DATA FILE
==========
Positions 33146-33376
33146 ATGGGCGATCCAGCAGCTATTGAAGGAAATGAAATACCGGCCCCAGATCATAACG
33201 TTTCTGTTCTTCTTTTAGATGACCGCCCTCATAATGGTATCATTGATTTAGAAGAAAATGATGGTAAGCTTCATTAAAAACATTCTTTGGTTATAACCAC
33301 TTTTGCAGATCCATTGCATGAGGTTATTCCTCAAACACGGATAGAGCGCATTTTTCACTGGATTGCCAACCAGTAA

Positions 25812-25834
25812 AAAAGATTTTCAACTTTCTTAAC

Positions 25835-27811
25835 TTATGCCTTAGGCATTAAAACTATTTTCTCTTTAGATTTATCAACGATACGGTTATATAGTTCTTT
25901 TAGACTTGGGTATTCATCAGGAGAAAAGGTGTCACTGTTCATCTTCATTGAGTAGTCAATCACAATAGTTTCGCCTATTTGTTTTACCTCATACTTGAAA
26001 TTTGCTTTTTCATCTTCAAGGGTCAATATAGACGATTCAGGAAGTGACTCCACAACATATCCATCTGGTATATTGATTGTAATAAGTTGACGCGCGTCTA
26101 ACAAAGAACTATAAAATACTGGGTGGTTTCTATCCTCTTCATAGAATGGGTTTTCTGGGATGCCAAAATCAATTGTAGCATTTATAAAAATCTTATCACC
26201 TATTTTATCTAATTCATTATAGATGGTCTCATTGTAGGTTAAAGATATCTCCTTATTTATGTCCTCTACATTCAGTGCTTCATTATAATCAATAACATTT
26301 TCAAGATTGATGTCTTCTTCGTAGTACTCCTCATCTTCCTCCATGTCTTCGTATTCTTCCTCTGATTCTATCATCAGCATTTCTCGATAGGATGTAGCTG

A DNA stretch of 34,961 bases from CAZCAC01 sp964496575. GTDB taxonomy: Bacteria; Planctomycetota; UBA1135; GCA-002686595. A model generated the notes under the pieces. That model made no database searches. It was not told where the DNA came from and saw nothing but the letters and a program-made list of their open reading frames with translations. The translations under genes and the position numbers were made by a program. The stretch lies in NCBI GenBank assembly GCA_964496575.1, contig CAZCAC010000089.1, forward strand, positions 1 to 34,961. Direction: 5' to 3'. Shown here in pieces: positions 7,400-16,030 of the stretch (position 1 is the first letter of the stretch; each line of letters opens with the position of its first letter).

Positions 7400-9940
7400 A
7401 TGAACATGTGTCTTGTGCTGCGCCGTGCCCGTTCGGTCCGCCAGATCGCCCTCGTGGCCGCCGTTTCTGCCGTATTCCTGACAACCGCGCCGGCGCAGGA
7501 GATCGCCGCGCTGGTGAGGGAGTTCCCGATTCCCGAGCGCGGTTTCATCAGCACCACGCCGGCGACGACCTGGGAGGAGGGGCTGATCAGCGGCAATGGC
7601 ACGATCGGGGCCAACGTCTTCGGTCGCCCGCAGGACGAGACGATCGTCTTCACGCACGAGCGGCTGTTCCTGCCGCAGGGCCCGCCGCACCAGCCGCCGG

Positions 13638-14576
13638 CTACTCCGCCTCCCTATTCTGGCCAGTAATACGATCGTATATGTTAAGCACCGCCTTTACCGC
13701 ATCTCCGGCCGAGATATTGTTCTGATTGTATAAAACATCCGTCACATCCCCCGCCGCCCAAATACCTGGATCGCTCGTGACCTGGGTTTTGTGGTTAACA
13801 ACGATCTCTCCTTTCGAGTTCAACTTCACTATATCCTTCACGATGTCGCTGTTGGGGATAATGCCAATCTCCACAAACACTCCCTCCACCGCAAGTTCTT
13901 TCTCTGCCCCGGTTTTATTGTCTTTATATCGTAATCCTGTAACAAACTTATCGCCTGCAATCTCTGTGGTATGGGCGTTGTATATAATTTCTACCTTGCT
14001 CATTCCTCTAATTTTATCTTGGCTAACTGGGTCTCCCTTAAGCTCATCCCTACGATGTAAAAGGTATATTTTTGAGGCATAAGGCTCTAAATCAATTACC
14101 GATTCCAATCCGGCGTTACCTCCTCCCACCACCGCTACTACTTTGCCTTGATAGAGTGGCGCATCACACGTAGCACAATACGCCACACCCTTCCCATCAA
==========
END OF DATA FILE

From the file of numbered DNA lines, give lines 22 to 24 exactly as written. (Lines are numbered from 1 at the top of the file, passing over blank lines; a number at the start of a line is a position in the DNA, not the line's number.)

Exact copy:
13701 ATCTCCGGCCGAGATATTGTTCTGATTGTATAAAACATCCGTCACATCCCCCGCCGCCCAAATACCTGGATCGCTCGTGACCTGGGTTTTGTGGTTAACA
13801 ACGATCTCTCCTTTCGAGTTCAACTTCACTATATCCTTCACGATGTCGCTGTTGGGGATAATGCCAATCTCCACAAACACTCCCTCCACCGCAAGTTCTT
13901 TCTCTGCCCCGGTTTTATTGTCTTTATATCGTAATCCTGTAACAAACTTATCGCCTGCAATCTCTGTGGTATGGGCGTTGTATATAATTTCTACCTTGCT